# Uniformly Cauchy sequence

Uniformly Cauchy sequence

In mathematics, a sequence of functions $\left\{f_\left\{n\right\}\right\}$ from a set "S" to a metric space "M" is said to be uniformly Cauchy if:

* For all $xin S$ and for all $varepsilon > 0$, there exists $N>0$ such that $d\left(f_\left\{n\right\}\left(x\right), f_\left\{m\right\}\left(x\right)\right) < varepsilon$ whenever $m, n > N$.

Another way of saying this is that $d_u \left(f_\left\{n\right\}, f_\left\{m\right\}\right) o 0$ as $m, n o infty$, where the uniform distance $d_u$ between two functions is defined by

:$d_\left\{u\right\} \left(f, g\right) := sup_\left\{x in S\right\} d \left(f\left(x\right), g\left(x\right)\right).$

Convergence criteria

A sequence of functions {"f"n} from "S" to "M" is pointwise Cauchy if, for each "x" &isin; "S", the sequence {"f"n("x")} is a Cauchy sequence in "M". This is a weaker condition than being uniformly Cauchy. Nevertheless, if the metric space "M" is complete, then any pointwise Cauchy sequence converges pointwise to a function from "S" to "M". Similarly, any uniformly Cauchy sequence will tend uniformly to such a function.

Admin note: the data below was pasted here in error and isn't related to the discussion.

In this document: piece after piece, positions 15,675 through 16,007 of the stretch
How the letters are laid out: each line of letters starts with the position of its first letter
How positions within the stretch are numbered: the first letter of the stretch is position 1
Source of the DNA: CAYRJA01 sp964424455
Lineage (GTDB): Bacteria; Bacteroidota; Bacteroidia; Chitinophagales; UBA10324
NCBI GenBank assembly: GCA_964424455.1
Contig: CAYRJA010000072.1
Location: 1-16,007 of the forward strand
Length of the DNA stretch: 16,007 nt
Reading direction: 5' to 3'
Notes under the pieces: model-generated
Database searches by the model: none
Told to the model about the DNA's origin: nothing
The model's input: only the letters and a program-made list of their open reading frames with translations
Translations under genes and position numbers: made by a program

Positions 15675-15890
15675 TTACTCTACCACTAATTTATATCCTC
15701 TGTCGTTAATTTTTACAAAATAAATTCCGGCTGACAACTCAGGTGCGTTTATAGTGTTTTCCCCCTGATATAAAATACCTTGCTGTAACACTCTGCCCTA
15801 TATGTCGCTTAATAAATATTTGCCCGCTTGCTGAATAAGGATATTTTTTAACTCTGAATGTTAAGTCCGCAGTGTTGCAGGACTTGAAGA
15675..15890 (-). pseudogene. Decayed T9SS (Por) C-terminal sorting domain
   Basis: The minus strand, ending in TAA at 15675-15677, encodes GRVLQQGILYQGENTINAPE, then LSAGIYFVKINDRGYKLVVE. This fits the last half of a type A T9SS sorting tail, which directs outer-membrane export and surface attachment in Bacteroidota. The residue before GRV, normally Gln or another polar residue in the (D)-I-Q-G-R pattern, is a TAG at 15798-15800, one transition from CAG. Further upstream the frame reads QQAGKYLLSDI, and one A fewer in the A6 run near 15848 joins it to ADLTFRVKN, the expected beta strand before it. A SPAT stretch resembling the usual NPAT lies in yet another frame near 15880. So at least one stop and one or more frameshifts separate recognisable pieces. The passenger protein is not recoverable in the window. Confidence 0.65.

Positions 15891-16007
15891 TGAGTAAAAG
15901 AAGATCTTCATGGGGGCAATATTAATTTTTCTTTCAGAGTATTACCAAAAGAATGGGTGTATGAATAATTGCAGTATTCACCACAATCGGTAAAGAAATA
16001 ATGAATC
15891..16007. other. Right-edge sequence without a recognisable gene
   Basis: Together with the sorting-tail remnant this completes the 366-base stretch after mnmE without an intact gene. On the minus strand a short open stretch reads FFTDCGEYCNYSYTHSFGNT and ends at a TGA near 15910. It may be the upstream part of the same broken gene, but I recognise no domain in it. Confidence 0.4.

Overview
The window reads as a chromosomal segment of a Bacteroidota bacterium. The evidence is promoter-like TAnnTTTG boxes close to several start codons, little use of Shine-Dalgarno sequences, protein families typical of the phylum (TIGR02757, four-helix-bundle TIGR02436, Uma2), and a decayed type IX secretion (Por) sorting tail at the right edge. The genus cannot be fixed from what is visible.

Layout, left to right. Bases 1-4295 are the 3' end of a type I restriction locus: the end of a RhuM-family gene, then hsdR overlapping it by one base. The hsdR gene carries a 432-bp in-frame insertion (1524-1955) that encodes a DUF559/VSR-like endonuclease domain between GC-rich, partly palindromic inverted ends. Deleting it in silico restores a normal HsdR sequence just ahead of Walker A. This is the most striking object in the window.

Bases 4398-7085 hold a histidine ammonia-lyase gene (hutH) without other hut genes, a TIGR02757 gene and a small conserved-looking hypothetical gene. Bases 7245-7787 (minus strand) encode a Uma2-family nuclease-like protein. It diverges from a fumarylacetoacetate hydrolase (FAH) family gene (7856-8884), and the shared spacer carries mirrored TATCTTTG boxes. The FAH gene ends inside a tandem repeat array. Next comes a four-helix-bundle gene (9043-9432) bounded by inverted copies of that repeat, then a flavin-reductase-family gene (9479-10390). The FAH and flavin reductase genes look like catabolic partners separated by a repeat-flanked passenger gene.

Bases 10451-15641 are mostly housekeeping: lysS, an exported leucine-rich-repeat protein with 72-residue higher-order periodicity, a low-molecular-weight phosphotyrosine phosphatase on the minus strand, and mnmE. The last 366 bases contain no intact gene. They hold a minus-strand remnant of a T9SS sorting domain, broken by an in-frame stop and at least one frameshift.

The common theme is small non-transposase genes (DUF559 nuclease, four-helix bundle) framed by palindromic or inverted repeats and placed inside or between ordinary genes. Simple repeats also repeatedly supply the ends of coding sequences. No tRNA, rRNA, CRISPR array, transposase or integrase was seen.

The uniform Cauchy property is frequently used when the "S" is not just a set, but a topological space, and "M" is a complete metric space. The following theorem holds:

* Let "S" be a topological space and "M" a complete metric space. Then any uniformly Cauchy sequence of continuous functions "f"n : "S" &rarr; "M" tends uniformly to a unique continuous function "f" : "S" &rarr; "M".

Generalization to uniform spaces

A sequence of functions $\left\{f_\left\{n\right\}\right\}$ from a set "S" to a metric space "U" is said to be uniformly Cauchy if:

* For all $xin S$ and for any entourage $varepsilon$, there exists $N>0$ such that $\left(f_\left\{n\right\}\left(x\right), f_\left\{m\right\}\left(x\right)\right) in varepsilon$ whenever $m, n > N$.

ee also

*Modes of convergence (annotated index)

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